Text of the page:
The working relationship between Moseley and Candia-Bailey “went downhill after the FMLA and ADA documents were submitted due to my severe depression and anxiety,” she wrote. “I requested to be removed under your leadership … as this was causing significant attacks. This is all documented and emails sent.

“Several times, I asked for help, your expectations, and an improvement action plan, and you ignored my requests (failing to respond to emails), or when face-to-face, you danced around the topic. This is documented and noted.”

In a statement, LU’s board of curators wrote that a third party would investigate Candia-Bailey’s claims.

“As a Board, we are committed to make certain the mental health of Lincoln University employees is a priority and that every employee is always treated with dignity and respect,” wrote Pasley.

This week, the board announced a faculty and student listening session would precede the appointment of an independent investigator, according to Kate Devine, a student reporter for the University of Missouri’s student-led television station KOMU.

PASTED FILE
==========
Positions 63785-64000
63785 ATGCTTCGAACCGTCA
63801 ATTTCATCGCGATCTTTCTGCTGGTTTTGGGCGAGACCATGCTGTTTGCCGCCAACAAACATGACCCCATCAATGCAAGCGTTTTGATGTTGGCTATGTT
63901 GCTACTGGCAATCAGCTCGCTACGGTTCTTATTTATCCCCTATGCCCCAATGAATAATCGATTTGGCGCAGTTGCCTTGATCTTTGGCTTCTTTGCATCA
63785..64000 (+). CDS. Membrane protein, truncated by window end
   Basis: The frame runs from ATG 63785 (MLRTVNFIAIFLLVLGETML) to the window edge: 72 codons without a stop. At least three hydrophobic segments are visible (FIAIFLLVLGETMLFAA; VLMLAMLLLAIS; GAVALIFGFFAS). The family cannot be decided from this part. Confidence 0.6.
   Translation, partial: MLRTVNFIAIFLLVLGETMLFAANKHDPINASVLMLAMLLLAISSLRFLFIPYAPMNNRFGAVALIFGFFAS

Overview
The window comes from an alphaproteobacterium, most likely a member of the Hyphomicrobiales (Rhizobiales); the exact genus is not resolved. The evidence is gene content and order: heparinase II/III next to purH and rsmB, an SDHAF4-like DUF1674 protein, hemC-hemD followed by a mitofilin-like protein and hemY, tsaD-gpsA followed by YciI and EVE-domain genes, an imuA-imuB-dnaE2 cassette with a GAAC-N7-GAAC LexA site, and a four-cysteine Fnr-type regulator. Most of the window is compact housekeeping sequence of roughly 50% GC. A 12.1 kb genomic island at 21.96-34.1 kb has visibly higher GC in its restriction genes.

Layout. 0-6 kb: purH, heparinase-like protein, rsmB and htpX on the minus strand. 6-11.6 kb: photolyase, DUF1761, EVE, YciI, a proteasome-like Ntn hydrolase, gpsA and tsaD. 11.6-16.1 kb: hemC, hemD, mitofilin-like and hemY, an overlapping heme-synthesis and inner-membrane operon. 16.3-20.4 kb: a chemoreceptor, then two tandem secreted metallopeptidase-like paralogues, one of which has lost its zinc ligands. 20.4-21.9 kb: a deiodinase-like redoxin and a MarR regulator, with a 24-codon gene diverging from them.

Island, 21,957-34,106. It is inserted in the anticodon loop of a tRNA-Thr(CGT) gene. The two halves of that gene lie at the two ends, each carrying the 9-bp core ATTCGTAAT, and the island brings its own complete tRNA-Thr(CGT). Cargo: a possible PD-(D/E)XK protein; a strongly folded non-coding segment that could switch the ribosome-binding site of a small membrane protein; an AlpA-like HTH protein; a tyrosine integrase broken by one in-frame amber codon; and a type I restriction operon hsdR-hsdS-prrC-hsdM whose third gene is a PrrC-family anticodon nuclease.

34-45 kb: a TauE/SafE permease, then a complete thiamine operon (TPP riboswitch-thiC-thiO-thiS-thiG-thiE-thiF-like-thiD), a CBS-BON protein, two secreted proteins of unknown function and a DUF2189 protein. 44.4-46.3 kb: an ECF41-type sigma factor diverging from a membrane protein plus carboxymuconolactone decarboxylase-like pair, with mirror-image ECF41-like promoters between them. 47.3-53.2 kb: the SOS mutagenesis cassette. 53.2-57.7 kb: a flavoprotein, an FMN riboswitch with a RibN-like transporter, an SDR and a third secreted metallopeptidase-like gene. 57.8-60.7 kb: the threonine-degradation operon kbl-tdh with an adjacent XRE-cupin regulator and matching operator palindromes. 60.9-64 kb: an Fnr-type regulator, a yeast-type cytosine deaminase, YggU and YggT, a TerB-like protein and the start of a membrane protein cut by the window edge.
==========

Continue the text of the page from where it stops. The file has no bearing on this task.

The results of this inquiry must be made available to the public.

Moseley fired Candia-Bailey Jan. 3, according to a copy of a termination letter sent to me by the Lincoln alum I spoke with. The president claimed she failed to do her job as VP of student affairs.

“Your employment with Lincoln University is terminated due to your continued failure to appropriately supervise your staff and continued failure to properly supervise the area of student affairs at Lincoln University,” Moseley wrote.

Five days after being fired, Candia-Bailey died by suicide. Before her death, she wrote: “I cried my last tear this morning. I’ve had dark days, but I’ve never been this dark in my 25 years in the field.